In accordance with another embodiment of the method of the present invention, the number of the measured pressure values comprises an odd number.
In accordance with present invention, an apparatus has also been devised for testing leakage in a tank system comprising sealing means for sealing the tank system, pressure variation means for exposing the sealed tank system to a predetermined pressure variation, pressure measuring means for measuring the pressure in the sealed tank system, and memory means adapted to store predetermined pressure values for the tank system and for comparing the shape of a first curve formed by the measured pressure values to a predetermined second curve, whereby if the comparison exceeds a predetermined limit value the leakage test is disregarded.
In accordance with one embodiment of the apparatus of the present invention, the pressure variation means comprises means for exposing the sealed tank system to an underpressure.
In accordance with another embodiment of the apparatus of the present invention, the pressure variation means comprises means for exposing the sealed tank system to an overpressure.
According to a preferred embodiment of the present invention, the tank system is first sealed, and subsequently the pressure in the tank system is lowered. Following this, a number of values of the pressure in the tank system are then measured during a measuring period. The curve which is formed by the measured pressure values is then compared to the shape of a pressure variation curve which is known to form during circumstances which allow leakage testing. If the discrepancy between the measured curve and the curve with which it is compared exceeds a certain predefined limit, a circumstance is indicated which means that the result of the leakage testing in the tank system should not be accepted.
The present invention will be more fully appreciated with reference to the following detailed description, which, in turn, refers to the appended drawings, in which:
FIG. 1 is a schematic representation of a tank system in which the invention is applied;
FIG. 2 is a graphical representation of a curve of the pressure development in a sealed tank system in the case of an underpressure, which tank system has a leak with the diameter of about 1 mm;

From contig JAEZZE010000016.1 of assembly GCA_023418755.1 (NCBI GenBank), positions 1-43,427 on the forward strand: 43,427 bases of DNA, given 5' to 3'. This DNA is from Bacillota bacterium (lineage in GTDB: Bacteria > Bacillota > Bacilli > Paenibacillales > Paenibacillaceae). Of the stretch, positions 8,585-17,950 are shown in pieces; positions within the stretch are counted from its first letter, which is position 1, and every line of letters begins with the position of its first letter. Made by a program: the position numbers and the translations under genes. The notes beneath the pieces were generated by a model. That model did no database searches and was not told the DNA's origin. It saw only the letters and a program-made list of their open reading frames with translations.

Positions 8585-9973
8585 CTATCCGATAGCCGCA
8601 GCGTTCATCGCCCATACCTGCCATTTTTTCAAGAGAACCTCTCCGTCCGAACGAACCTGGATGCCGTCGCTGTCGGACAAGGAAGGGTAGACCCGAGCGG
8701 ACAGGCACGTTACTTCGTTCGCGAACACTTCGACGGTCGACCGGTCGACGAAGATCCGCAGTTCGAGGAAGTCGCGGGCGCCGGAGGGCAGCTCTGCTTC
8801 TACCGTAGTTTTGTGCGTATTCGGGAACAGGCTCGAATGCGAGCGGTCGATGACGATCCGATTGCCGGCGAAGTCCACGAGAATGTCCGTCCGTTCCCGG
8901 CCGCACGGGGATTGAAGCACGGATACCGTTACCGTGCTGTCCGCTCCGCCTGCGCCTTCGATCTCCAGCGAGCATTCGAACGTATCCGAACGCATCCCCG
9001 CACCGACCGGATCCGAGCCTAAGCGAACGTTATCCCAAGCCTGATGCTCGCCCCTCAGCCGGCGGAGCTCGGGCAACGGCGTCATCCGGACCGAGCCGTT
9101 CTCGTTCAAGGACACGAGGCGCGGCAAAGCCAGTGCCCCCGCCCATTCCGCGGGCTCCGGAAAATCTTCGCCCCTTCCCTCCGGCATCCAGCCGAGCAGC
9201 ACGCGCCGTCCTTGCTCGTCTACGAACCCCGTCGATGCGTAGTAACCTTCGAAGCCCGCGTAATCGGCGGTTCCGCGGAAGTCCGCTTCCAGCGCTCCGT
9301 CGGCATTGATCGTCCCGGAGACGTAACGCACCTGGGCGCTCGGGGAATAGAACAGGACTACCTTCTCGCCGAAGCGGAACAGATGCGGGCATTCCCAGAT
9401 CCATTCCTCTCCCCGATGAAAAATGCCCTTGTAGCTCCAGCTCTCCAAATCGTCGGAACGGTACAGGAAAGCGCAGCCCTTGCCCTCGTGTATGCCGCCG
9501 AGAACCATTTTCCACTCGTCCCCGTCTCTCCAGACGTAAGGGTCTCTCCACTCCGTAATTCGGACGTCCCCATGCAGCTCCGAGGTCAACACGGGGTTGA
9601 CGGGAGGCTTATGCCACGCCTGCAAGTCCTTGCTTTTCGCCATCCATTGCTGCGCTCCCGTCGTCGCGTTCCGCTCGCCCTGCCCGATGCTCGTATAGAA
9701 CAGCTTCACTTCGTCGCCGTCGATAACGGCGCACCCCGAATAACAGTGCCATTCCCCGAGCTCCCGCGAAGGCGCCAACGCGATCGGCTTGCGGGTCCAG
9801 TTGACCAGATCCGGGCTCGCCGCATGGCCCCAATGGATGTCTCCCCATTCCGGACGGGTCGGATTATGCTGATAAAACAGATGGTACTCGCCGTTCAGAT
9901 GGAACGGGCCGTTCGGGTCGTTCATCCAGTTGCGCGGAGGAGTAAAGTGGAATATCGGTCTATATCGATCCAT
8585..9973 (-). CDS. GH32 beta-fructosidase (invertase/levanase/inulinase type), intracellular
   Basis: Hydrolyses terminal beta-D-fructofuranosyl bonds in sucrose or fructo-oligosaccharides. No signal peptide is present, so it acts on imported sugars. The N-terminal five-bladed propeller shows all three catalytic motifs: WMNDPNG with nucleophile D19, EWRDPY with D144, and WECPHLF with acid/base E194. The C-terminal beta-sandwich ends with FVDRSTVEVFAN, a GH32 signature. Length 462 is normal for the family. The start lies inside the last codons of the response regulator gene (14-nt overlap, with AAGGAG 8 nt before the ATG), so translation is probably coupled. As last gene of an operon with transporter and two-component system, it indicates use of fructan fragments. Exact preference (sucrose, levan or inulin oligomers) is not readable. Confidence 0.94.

FIG. 3 is a graphical representation of the pressure development in a sealed tank system at underpressure where the tank system does not have any leaks;
FIG. 4 is a graphical representation of a curve of the pressure development during fuel sloshing in a sealed tank system at an underpressure; and
FIG. 5 is a graphical representation of the least square sum (S/N) and the curving (2a2) for a number of leakage tests.
FIG. 1 schematically shows a tank system 100 in which the present invention is applied. The tank system comprises a fuel tank 110 which, through a connection 195, provides fuel to the engine system of the vehicle. The tank system 100 further comprises a so-called carbon canister 120. The purpose of the carbon canister 120 is to absorb fuel fumes from the tank system 100. The carbon canister 120 is connected through a valve 130, a so-called Canister Close Valve, CCV, to an exhaust pipe 140. Furthermore, the carbon canister 120 is connected, by means of a pipe 180, to the engine 190 of the vehicle, which enables fuel fumes to be sucked into the engine 190 of the vehicle. The connection between the carbon canister 120 and the engine 190 of the vehicle, the pipe 180, is provided with a valve 170, a so-called Purge Valve, PV, which is opened when fuel fumes are to be led from the carbon canister 120 to the engine 190.
When a leakage test according to the present invention is to be carried out, the system 100 is, in a preferred embodiment, sealed by closing the connection 195. Following this, in the preferred embodiment an underpressure is created in the tank system 100. The underpressure in the tank system 100 is created by leading an underpressure from the engine 190 into the tank system 100 through PV 170 and the pipe 180, following which CCV 130 and PV 170 are closed. The underpressure can also be created in other ways, for example by a separate evacuation pump. A pressure sensor 150 which is preferably arranged at the fuel tank 110 and connected to an engine control unit 160, at predetermined and preferably constant intervals of time ΔT during a measuring period T provides values (P1-PN) of the pressure in the tank system 100. The measured pressure values (P1-PN) are stored in a memory in the engine control unit 160.
Empirically, the curve-shape which is formed by the pressure variation as a function of time in a sealed tank system which is in a state where the result of the leakage test should be accepted is known. Examples of such curves are shown in FIGS. 2 and 3. The curves initially exhibit a drop in pressure, created in the manner described above. When the desired level of the underpressure has been reached, a measuring period is initiated, as indicated in the figures. Following termination of the measuring period, the sealed tank system is again opened, which causes the final pressure increase shown in the figures.
FIG. 2 shows the curve of the pressure variation as a function of time in a sealed tank system 100 with a leak of a diameter of about 1 mm, and FIG. 3 shows the corresponding curve of the pressure variation in a sealed tank system 100 which does not have any leaks. As can be seen, common to these curves is that they are concave and relatively smooth.